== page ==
The Monday Roundup: Hand signals, glowing bikeways, safety vigilantes, and more

The Monday Roundup: Hand signals, glowing bikeways, safety vigilantes, and more

Solar "Dutch style" bikeways at an intersection on Texas A & M campus.(Photo: Texas A & M Transportation Institute)

Solar “Dutch style” bikeways at an intersection on Texas A & M campus.
(Photo: Texas A & M Transportation Institute)

This week’s Monday Roundup is brought to you by Bicycle Fitting Services, who reminds you that it’s the perfect time of year to dial-in your fit for maximum power and comfort.

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Welcome to the week. Before we get started, here are the best stories we came across last week…

Onion on arm signals: If you need a quick laugh after last night’s depressing presidential debate, check out The Onion’s treatment of hand signals.

USDOT talks tough on Vision Zero: But it’s mostly just talk. Still. A big show was made of federal commitment to road safety, but we’re not holding our breath that they have the guts to do what it takes to really tackle the problem.

Begging for change: A man waited 26 minutes for a “walk” signal in Seattle. Thankfully he recorded it and shamed SDOT into examining the cause of the delay.

Water taxis gaining steam: NYC is planning one and now another one has been approved between San Francisco and Berkeley. Can you imagine a water taxi connecting St. Johns and north Portland to the South Waterfront and downtown?

Same roads, different rules: The headline to this piece in the LA Times says everything you need to know. And our response to it is a resounding, “Yes!”.

“Dutch Junction” in Texas: Texas A & M University just completed what they call the first “Dutch-style” non-signalized intersection in the U.S. Oh, and it has solar luminescent green coloring.

Poland’s glowing bike lane: Luminescent bike lanes are apparently a thing right now. Not to be outdone by Texas, Poland has a new bikeway that glows blue after sunset.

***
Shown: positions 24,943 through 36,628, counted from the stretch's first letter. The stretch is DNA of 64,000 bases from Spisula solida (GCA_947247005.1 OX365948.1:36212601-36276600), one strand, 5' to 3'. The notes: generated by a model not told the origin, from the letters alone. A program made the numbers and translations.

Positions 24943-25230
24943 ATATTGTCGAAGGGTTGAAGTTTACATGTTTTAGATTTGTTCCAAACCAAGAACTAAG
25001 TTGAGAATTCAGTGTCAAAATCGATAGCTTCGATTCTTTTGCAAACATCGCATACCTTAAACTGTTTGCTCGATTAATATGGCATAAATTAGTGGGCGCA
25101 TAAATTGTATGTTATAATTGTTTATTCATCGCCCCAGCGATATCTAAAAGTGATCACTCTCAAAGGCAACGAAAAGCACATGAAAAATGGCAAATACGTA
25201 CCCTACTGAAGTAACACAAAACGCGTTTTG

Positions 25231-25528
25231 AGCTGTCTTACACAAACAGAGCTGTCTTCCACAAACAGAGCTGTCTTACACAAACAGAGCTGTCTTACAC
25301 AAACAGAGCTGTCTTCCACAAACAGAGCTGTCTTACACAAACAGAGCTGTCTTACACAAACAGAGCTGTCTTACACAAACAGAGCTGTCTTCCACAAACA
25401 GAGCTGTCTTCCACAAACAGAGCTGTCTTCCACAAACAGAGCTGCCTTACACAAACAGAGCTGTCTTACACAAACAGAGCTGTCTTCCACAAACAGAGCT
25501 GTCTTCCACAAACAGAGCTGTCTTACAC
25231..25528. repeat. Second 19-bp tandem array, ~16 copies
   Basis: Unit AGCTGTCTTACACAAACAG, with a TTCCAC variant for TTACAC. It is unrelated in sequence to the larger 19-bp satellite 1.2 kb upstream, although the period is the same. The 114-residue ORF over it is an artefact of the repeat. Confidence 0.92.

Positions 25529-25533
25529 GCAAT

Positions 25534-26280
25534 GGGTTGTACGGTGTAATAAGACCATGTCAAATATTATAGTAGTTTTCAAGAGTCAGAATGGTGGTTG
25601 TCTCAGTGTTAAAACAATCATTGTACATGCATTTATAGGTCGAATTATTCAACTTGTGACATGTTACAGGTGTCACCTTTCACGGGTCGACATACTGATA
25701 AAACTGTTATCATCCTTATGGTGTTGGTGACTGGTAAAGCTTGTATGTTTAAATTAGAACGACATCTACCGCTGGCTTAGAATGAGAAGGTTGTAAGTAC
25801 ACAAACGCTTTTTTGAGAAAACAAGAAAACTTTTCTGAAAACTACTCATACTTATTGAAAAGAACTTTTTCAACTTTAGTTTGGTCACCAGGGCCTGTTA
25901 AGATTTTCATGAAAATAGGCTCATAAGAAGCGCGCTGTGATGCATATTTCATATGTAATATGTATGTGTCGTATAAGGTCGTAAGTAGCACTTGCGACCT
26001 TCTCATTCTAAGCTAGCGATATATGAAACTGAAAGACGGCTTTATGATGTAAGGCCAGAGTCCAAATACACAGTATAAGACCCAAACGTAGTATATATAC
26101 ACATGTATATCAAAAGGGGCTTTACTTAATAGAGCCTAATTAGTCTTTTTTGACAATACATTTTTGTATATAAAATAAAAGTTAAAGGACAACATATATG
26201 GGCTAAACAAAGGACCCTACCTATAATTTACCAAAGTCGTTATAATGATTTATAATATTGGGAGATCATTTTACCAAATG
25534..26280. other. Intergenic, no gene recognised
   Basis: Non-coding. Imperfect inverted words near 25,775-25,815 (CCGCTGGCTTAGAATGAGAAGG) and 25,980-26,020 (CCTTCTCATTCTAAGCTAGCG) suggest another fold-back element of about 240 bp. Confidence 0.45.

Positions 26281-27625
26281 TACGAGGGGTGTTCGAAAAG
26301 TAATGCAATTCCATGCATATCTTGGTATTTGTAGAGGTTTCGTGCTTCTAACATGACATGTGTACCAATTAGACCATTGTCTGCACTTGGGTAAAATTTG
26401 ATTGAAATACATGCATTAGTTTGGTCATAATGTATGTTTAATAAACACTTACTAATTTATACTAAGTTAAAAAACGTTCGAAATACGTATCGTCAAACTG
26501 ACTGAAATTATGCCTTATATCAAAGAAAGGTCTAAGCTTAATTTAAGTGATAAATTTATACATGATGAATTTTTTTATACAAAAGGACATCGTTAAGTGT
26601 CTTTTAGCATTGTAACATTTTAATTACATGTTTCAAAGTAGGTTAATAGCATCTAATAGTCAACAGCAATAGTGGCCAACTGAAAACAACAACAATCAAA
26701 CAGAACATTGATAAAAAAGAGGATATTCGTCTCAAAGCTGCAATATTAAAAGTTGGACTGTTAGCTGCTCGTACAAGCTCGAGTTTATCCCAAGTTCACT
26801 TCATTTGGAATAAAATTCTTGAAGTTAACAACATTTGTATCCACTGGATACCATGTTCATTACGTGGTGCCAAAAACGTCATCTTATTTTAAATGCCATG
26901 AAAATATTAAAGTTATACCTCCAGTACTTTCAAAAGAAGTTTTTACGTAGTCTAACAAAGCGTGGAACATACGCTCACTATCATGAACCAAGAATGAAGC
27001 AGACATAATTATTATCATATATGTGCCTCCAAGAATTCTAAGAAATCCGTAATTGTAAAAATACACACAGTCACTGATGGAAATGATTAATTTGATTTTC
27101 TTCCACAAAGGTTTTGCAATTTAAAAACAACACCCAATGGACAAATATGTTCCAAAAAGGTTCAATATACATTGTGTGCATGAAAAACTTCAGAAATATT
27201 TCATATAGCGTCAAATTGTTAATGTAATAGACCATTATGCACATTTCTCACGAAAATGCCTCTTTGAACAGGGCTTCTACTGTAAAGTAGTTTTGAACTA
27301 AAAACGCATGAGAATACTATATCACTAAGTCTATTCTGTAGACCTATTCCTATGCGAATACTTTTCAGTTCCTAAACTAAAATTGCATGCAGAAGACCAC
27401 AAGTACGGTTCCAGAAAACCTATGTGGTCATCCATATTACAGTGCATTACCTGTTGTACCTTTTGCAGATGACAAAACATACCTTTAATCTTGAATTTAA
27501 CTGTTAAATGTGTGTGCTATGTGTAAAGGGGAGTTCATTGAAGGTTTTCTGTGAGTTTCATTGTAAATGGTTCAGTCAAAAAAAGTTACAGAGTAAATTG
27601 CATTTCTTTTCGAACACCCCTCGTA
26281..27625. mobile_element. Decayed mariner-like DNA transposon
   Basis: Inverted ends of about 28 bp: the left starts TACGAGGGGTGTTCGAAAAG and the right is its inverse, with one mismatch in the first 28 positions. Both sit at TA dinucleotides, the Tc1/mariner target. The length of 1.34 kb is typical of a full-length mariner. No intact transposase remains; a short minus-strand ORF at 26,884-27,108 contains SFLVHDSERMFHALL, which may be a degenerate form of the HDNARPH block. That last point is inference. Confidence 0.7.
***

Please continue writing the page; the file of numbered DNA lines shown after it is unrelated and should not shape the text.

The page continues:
Dealing with Portland growth: Randy Gragg absolutely nails this piece about Portland’s astounding growth and how to deal with it.

Design cities for maximum access: Designing post-highway era cities requires more than simply replacing highways with light rail (which is what many cities are doing now). “Each community must define accessibility on its own terms,” says Next City.

Uber, don’t mess with public transit: Jarrett Walker of Human Transit is a man after our own hearts. His response to an Uber ad that insulted public transit was spot-on. You can replace public transit with bicycling in his explanation and it applies just the same.









Carnage ticker: It’s good to see the horrible trend for U.S. road safety make national headlines. It’d be even better if we took real steps to get control of it.

Bikeways don’t cause traffic: We heard it in the Better Naito debate and it’ll be brought up a lot as Portland deals with its congestion problem. Here’s a piece in The Guardian that dispels the myth.

White, black and biking all over: Portlander Elly Blue has come out with a second edition of her great Bikenomics book. She published an excerpt in YES! Magazine titled, “Why Bicycle Justice Isn’t a White Guy in Spandex.”

Carfree NYC?: New York City May Bill De Blasio is floating the idea of prohibiting driving on a major Manhattan thoroughfare to improve road access for other users during a shutdown of a major subway line.

Bike theft prevention success in BC: A focused effort to reduce bike theft on Granville Island, a popular destination in downtown Vancouver BC, is working.

Safety vigilantism: San Franscisco is the latest city where citizen activists have erected unsanctioned bike lane protection because they’re fed up with city government that isn’t doing enough to make streets safe…

… And oh look, it worked: The City of San Francisco will let the unsanctioned plastic posts stay, “until it follows with its own set of permanent change.”

Trek president gets political: John Burke, President of Trek Bicycles, seems to have a political career on his mind. He took to Huffington Post last week to share the 10 questions he’s like to ask our presidential candidates.

Bicycles as political tool: A group of “Kung-Fu trained feminist nuns” is on a ride through Nepal to bring an end to human trafficking.

Tweet of the Week: We’ve been hearing a lot about the vast increase in auto traffic on Portland roads. It’s a major issue with far-ranging impacts, one of which is described in the tweet below by Gwen Shaw:

Now, let’s get on with the week shall we?

— Jonathan Maus, (503) 706-8804 – jonathan@bikeportland.org

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